Ivoirians are set to vote in a presidential run-off election on 28 November, hoping for a peaceful outcome to an often violent contest and an end to a decade of instability.
In the country’s first live televised debate on 25 November, the two candidates – incumbent Laurent Gbagbo and former prime minister Alassane Ouattara – surprised many with a polite tone that was in stark contrast to the nastiness in recent campaigning. The two pledged to accept the election outcome.
“To be honest, we were all confused by how civilised the debate was after all the bitterness this last week,” student Cissé Sindou, 28, told IRIN from the rebel stronghold of Bouaké. “But it’s a good sign; it shows we can debate instead of burn things.”
But the trading of old accusations between the two candidates was a reminder of the strong tensions that remain, with both camps offering little in the way of compromise before the vote. Rival supporters have clashed using clubs and machetes in the commercial capital Abidjan and in other parts of the country. At least one person has been killed and the Interior Ministry has confirmed at least nine arrests.
Gbagbo’s supporters have continued to denounce Ouattara as a “foreigner”, while Ggagbo has accused his opponent of fomenting rebellion. “Why should we hand the country to a putschiste?” Gbagbo said during a rally in the Abidjan district of Adjamé, referring to allegations of Ouattara’s direct involvement in the 2002 uprising that that left the northern half of the country in rebel hands.
Ouattara said at a political rally: “It’s Laurent Gbagbo who is dividing Côte d’Ivoire. It’s Laurent Gbagbo who dragged the country to war.”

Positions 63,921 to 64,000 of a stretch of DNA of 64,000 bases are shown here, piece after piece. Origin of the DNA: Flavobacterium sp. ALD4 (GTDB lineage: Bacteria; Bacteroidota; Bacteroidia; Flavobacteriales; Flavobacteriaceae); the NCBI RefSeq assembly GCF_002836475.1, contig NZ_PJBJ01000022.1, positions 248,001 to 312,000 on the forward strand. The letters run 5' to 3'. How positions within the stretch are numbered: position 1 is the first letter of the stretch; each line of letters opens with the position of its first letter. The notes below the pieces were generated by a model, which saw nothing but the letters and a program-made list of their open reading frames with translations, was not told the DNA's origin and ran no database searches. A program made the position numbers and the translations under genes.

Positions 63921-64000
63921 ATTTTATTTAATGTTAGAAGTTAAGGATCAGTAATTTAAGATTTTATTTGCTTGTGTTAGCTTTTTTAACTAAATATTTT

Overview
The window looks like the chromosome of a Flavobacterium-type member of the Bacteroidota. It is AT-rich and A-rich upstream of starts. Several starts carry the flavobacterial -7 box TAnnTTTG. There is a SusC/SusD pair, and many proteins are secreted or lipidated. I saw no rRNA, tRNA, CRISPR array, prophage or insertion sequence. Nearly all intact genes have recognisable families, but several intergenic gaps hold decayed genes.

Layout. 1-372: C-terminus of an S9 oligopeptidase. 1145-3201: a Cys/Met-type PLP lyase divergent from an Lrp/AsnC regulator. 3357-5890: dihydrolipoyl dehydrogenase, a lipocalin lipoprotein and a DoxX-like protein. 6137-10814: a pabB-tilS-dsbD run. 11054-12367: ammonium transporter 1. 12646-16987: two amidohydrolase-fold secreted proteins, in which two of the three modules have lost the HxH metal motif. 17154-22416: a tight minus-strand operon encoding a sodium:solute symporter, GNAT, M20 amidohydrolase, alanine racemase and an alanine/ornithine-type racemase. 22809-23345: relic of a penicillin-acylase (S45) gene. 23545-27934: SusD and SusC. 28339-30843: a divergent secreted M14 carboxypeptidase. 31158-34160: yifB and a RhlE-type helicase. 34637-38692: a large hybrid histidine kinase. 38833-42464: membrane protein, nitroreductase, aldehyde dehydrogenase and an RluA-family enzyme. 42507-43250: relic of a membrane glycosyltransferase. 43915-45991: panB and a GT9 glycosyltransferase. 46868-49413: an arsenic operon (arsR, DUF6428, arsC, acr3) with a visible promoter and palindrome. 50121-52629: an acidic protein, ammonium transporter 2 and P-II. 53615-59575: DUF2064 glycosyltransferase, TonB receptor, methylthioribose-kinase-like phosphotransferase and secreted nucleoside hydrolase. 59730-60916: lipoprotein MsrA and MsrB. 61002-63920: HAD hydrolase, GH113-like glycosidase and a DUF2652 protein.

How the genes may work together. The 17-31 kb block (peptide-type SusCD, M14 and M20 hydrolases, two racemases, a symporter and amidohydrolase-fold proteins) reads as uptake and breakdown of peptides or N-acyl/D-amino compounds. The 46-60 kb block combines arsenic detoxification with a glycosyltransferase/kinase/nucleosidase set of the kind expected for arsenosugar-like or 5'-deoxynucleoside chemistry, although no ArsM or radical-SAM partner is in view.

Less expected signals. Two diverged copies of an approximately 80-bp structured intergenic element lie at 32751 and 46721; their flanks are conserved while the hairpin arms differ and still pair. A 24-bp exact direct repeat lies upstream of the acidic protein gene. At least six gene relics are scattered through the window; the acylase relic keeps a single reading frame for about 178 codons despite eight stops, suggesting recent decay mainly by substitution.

The government has deployed an additional 2,000 soldiers throughout the country. “To all those lurking in the shadows plotting against peace in this country, the Ivoirian army will be merciless,” army Chief of Staff General Philippe Mangou told reporters.
An Abidjan resident said she felt comforted by the extra security forces. “Where I live in [the neighbourhood of] Abobo, a street divides those who support the president from those who support the opposition,” vendor Aha Dagong, 28, told IRIN.
“You can’t cross to one side if people know you support the other. The police will help, because things will boil over.”
“If the police are able to keep control, it will be a huge step for national reconciliation,” Patrick N’Gouan, president of the Convention de la Société Civile Ivoirienne (CSCI), told IRIN.
|If the police are able to keep control, it will be a huge step for national reconciliation|
Some soldiers will also be concentrated in the volatile southwestern and western regions, where people have circulated leaflets inciting violence against the Baoulé and Dioula communities, both seen as anti-Gbagbo.
N’Gouan said he is hearing of similar intimidation in the north, which is largely seen as pro-Ouattara. “We are receiving the same reports of threats and ‘moral pressure’ in the north against Gbagbo supporters.”
A Ouattara supporter in the northern city of Korhogo told IRIN the situation there was calm. “It’s unthinkable Ouattara will lose,” he said. “So our only worry here is that Gbagbo will refuse to leave, or will use fraud.”
The head of the UN mission in Côte d’Ivoire (UNOCI), Young-jin Choi, told IRIN checks and balances in place made it “difficult to imagine” widespread fraud.
The recent decision to release results progressively the evening of the vote “safeguard the results and kill speculation, rumours and doubts,” Choi added.
International observers said another vital improvement was the decision for all ballot boxes in Abidjan and Bouaké to be secured and transported by the UN. However, the EU observer mission has warned of the need for more cooperation from the electoral authorities. “Several teams from the mission were refused freedom of observation in the activities leading up to the second round,” mission head Cristian Preda told reporters.
Both France and the European Union had expressed concern about the inflammatory nature of the campaigning, appealing to both sides to adopt a more peaceful tone. The French foreign ministry welcomed the conduct of both parties during the debate, noting the “democratic maturity” on display.
Still, armed youths from both parties refusing to accept the results is the “big headache,” a security expert told IRIN. Another security observer said youths might well ignore a curfew to go into effect at 10 pm on voting day, confirmed by Gbagbo during the televised debate and in subsequent interviews, but apparently rejected by Ouattara.